Halle Berry Used Swordfish As A Chance To Explore Sexuality On Screen

Dominic Sena's computer hacker thriller "Swordfish" was not particularly well-received when it was released in June of 2001, and currently holds a mere 25% approval rating on Rotten Tomatoes. Indeed, the film's villain, a pageboy-cut-sporting John Travolta, was even nominated for a Razzie Award for his performance. The film was about a hip young hacker named Stanley (Hugh Jackman), on the outs with his wife and recovering from alcoholism, who is forcibly recruited by a supercriminal named Gabriel Shear (Travolta) to hack into the government and steal billions worth of slush fund money. Gabriel's ultimate plot is massively complicated, and he may actually be usurping another man's identity to commit even more horrendous crimes (beyond his hair and awful, thin-line goatee). Halle Berry plays fellow hacker Ginger, who is actually an undercover DEA agent, and who requires Stanley's help in apprehending Gabriel. Ginger is a classic femme fatale, and spends a great deal of "Swordfish" seducing Stanley.

"Swordfish" is unnecessarily convoluted, and, like many of the best (and worst) hacker movies, felt dated the instant it was released. The film was also criticized for its lasciviousness, as it was announced well in advance that Berry would appear topless in the film. The scene in question is perhaps one of the more gratuitous in the history of on-screen nudity, as Berry, reading a book while sunbathing, merely tilts it down when the camera is on her. 

Berry, however, knew that the scene was gratuitous, and was fine with it. In interviews at the time, Berry said that she was previously uncomfortable with nude scenes but was determined to face her anxiety by doing something as blunt as possible. In an interview with Cinema.com, Berry countered rumors, however, that she was paid extra for her nude scene. 

It's always gratuitous

The rumor at the time was that Berry was paid $2 million to appear in "Swordfish," but only agreed to do the notorious nude scene if she got paid an additional $500,000. Berry was insulted by the rumors, saying playfully that "I would sell these babies for way more money."

Berry's views on onscreen nudity in feature films was, at the time, pragmatic. A camera can be placed anywhere, she feels, making all nude scenes an active — and often gratuitous — choice. Countering some actors' sentiments, she felt that disrobing is never "necessary for the scene." And, so long as that was true, actors and filmmakers ought to have fun with it. Provided everyone is comfortable and cognizant and communicative of what is being done with a nude scene, there's no reason not to throw one in for prurient reasons. Berry said:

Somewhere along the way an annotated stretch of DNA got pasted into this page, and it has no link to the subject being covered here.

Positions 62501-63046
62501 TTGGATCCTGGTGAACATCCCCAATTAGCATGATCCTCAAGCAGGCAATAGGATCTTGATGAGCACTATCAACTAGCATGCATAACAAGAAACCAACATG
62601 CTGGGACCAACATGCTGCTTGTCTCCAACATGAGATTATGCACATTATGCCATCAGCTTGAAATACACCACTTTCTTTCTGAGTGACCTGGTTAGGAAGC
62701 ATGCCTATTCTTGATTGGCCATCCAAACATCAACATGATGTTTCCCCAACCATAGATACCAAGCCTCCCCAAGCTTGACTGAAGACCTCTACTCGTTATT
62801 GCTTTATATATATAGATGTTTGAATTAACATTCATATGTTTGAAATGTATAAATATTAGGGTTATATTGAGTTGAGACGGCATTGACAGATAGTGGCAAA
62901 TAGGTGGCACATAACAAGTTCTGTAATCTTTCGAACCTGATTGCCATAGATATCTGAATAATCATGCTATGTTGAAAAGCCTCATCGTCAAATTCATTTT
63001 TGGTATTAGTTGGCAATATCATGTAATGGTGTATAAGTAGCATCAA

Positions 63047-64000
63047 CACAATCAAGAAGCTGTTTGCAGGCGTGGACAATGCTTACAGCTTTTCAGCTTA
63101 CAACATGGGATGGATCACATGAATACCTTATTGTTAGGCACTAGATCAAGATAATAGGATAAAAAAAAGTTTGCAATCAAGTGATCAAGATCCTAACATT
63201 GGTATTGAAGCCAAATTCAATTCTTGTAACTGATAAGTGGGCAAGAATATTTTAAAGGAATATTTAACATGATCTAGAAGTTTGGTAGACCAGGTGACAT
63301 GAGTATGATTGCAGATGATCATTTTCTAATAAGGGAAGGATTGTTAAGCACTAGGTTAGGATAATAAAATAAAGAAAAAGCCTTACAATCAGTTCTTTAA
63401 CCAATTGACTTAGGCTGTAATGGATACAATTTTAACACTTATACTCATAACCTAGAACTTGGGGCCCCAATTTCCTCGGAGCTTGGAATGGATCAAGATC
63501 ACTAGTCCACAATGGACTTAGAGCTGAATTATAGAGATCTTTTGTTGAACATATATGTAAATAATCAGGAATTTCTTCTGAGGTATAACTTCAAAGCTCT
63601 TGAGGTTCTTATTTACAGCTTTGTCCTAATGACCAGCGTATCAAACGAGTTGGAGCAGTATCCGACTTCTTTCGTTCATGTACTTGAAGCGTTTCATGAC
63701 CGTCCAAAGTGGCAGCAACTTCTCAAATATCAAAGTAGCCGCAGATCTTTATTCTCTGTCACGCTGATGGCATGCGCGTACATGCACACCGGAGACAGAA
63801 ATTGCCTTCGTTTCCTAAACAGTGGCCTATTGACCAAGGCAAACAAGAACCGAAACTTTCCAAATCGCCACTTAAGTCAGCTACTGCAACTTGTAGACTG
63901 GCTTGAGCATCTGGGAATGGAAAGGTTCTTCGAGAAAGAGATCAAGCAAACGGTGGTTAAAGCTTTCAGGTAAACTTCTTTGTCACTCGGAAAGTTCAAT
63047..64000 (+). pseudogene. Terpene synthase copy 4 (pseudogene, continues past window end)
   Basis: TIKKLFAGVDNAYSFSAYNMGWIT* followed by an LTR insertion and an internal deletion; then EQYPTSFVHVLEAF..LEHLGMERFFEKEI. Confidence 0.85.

"I don't think nudity is ever necessary. I think you can make every single movie and never show anything and it's fine. I think it's a choice you make, and it was a bold choice on my part. But it was written in the script and when I was offered the part, I was told, 'That's who this girl is and it's not negotiable to be taken out.'"

Berry looked at the role of Ginger as an actor would, delving into the character and figuring out what kind of person she is. Ginger was written as being flirty, outwardly sexual, and kind of devious. Audiences may be familiar with Ginger as a broad, fictional character type, but it was Berry's job to give Ginger humanity, to make a character that was believable and, importantly, likable. It was the first time Berry played a character with that kind of sexuality. 

Computer lingo

Berry admitted that the computer-related lingo for "Swordfish" was largely incomprehensible. The actress did do some research, but ultimately had to let it go and trust the screenwriter, focusing instead on forming the character. She said:

"[M]y character, Ginger had all this computer dialogue. I couldn't take enough classes or do enough preparation to really understand what the 'hydra-worm' or all that other stuff means. Not that I really care to, either. So, a lot of that was just studying the script and just finding what I wanted to do with Ginger. She was written as a classic femme fatale, sort of hard-edged, and I didn't think really likable at first. So my challenge was just to make a sexy girl, who is a femme fatale, to make her human and make her as likable as I possibly could."

Berry admits that playing a "sexy girl" character was even freeing. By "Swordfish," she had become more comfortable playing that sort of a role, and jumped in with both feet:

"Yeah, I did, because I've never really explored that part of myself on screen before. For so many years, I said, 'No, no, no,' and a lot of it was not being comfortable with myself, being afraid and wondering what people would think. Finally, after the last couple of years of my life, I sort of shed myself of all of those worries and I feel really, really good about It."

The scene may have been wholly gratuitous and unimportant to the movie, but it was, it seems, important for Berry and for her confidence. Sometimes, it seems, movies are meant to indulge audiences' baser wants for sex and violence. In that regard — and perhaps only in that regard — "Swordfish" succeeds.